Watch Your Health

You should take stress seriously. The negative effects of stress can have a serious impact on your health, causing direct – and potentially fatal – damage to your body.

Beware of Damaging Behaviour

When under pressure, some people are more likely to drink heavily or smoke as a way of getting immediate chemical relief from stress. Others may have so much work to do that they fail to exercise or eat properly. They may cut down on sleep, or worry so much that they sleep badly. In the effort to keep up with daily work pressures, some people don’t see the doctor when they need to.

Look after Your Heart

If stress is intense, and stress hormones are not “used up” by physical activity, a raised heart rate and high blood pressure can damage the arteries. When the body heals this damage, the artery walls scar and thicken, restricting the flow of blood around the body. Stress hormones then accelerate the heart to increase the blood supply to the muscles, but the blood vessels supplying the heart muscles with oxygen may have become too narrow to meet the heart’s demand. If this happens to you, you may, at best, experience chest pains or, at worst, suffer a heart attack.

Think Smart

Prevention is better than cure. The key to avoiding serious problems is to seek help before your stress reaches a level where it has become unmanageable.

If you suspect that you are prone to stress-related illness, are experiencing persistent unhappiness, or if you are in any doubt about the state of your health, you should seek appropriate medical advice immediately.

Understand the Stress–Illness Connection


Take stress seriously – it can damage your health

Stress can impair the immune system, which explains why we are more prone to infections (including colds and flu) when we are stressed. It may exacerbate symptoms in diseases that have an autoimmune component, such as rheumatoid arthritis. It also seems to promote headaches and irritable bowel syndrome, and it is now suggested that there may be links between stress and cancer. The link between stress and heart disease is well established, and if the fight-or-flight response is triggered in someone with a damaged heart the effects could be lethal. Stress is also associated with some mental health problems, especially anxiety and acute depression.

Take Regular Exercise

Whatever level of stress you are experiencing in your daily life, regular exercise should form an important part of your lifestyle. Physical activity can help by:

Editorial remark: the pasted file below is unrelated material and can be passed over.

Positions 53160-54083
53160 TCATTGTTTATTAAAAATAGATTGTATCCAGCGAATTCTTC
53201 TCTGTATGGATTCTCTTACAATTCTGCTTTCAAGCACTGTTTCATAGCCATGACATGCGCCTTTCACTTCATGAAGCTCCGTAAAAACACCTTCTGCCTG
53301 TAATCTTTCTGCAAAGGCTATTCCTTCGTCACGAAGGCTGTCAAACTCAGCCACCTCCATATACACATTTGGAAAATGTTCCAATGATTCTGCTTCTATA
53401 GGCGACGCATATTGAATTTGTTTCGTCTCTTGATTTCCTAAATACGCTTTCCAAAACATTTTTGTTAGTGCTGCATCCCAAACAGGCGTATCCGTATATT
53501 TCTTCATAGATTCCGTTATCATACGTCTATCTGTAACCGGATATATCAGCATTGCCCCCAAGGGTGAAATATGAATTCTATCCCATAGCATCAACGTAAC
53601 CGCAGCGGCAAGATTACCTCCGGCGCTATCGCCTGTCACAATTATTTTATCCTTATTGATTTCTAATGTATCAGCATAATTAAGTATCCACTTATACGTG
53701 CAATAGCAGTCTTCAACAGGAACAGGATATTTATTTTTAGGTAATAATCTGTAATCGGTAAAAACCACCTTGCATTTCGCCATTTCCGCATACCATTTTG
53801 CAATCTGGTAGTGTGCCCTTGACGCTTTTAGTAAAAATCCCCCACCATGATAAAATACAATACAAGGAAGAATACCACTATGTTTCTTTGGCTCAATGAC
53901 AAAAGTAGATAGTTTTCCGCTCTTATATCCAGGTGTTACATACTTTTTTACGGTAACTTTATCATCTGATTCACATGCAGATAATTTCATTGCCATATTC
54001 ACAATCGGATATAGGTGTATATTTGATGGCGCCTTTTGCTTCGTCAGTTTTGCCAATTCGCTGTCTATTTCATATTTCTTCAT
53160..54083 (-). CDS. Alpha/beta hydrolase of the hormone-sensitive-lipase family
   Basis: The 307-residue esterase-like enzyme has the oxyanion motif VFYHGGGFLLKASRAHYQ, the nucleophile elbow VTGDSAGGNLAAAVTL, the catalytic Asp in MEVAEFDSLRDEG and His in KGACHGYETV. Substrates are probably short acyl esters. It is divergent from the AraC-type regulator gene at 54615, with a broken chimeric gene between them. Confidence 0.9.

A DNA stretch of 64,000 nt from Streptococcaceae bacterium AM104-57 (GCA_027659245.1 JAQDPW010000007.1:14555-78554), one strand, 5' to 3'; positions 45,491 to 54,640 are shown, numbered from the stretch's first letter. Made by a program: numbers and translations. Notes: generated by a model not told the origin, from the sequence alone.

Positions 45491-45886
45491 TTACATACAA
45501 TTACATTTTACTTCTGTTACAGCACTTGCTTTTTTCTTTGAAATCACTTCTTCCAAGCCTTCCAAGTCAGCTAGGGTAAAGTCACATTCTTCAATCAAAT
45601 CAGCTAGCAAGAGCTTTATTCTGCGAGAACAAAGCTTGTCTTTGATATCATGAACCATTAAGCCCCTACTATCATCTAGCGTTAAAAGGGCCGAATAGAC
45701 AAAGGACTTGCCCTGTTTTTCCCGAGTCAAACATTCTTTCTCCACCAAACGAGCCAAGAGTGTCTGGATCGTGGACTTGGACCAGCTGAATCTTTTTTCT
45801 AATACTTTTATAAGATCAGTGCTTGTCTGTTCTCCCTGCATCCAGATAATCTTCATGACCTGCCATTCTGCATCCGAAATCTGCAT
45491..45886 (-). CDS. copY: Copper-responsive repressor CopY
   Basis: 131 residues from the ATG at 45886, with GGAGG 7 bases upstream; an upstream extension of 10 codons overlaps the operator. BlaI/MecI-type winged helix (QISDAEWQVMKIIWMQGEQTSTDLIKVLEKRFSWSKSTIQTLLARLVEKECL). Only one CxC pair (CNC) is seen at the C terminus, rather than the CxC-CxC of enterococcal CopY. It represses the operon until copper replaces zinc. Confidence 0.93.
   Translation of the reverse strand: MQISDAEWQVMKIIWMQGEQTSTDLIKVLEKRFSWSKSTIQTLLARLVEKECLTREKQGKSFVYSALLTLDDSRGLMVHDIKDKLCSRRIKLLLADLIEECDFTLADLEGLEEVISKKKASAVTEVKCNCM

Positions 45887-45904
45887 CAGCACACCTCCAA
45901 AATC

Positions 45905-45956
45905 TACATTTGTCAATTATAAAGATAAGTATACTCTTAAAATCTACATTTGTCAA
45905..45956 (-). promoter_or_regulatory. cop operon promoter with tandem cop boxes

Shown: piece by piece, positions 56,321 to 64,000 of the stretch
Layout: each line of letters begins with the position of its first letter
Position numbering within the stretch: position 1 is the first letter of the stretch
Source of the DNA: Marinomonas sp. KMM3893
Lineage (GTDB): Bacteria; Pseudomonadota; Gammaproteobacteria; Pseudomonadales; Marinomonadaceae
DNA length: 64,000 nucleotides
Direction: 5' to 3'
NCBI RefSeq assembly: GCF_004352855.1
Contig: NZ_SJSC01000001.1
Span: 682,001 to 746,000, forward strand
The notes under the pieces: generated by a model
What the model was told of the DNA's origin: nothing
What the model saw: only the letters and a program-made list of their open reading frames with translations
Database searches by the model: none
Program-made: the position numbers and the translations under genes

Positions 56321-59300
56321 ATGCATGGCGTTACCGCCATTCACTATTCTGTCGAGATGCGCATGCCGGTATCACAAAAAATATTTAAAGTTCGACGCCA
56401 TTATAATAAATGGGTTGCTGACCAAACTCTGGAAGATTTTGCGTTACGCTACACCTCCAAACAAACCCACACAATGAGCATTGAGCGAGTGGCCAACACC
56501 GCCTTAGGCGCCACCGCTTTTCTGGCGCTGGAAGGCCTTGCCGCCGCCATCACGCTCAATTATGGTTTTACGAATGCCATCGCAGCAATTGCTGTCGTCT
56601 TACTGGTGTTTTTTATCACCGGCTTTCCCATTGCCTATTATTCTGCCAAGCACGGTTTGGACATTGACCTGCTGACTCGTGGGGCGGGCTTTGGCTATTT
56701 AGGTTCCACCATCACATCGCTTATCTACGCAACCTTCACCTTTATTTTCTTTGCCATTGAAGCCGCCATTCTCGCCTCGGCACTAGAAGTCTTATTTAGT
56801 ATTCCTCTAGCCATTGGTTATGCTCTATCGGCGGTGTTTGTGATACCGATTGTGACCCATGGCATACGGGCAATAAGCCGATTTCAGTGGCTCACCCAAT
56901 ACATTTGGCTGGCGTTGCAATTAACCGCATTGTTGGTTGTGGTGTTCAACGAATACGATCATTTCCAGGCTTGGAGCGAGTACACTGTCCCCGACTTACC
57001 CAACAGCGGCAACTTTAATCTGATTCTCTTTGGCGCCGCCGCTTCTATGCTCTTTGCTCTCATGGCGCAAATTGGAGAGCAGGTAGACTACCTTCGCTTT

• Reducing your physiological reaction to stress by eliminating the stress hormones from your system.

  • Improving your circulation, strengthening your heart, and increasing the blood supply to it, directly reducing your vulnerability to heart disease.

Take up an activity that you enjoy – that way you are more likely to keep it up. Take up running or, if you were keen on tennis when you were at school, join your local tennis club. If you’re not keen on sports, start walking part of the distance to work every day or enrol in a yoga course. Start off slowly, gradually increasing the amount of time and effort you put in.

Stress and Performance

In many work situations, our stress responses can cause our performance to suffer. The best tactic is to adopt a calm, rational, controlled, and sensitive approach when dealing with difficult problems at work.

Positive Pressure

Stress can cause us to respond to situations aggressively, which can harm our social relationships, or to become passive and withdrawn, in which case we may fail to assert our rights when we should. However, the pressures and demands that may cause stress can sometimes be positive in their effect. For example, an athlete may flood his body with fight-or-flight adrenalin to power an explosive performance. Deadlines, and the pressure that they create, can push unmotivated people into action.

Case Study: Coaching for Success

Manuel had just given a presentation to the board, seeking authorization for a new project. He’d been nervous beforehand – these were important people and he’d been worrying about how they’d react. He’d lost his way during the presentation several times, and had struggled to explain some of the key ideas. Worse still, the questions asked gave him the impression that people hadn’t really understood what he was saying. After the presentation, his manager arranged for coaching on presentation skills and stress management. Manuel’s next presentation went much better.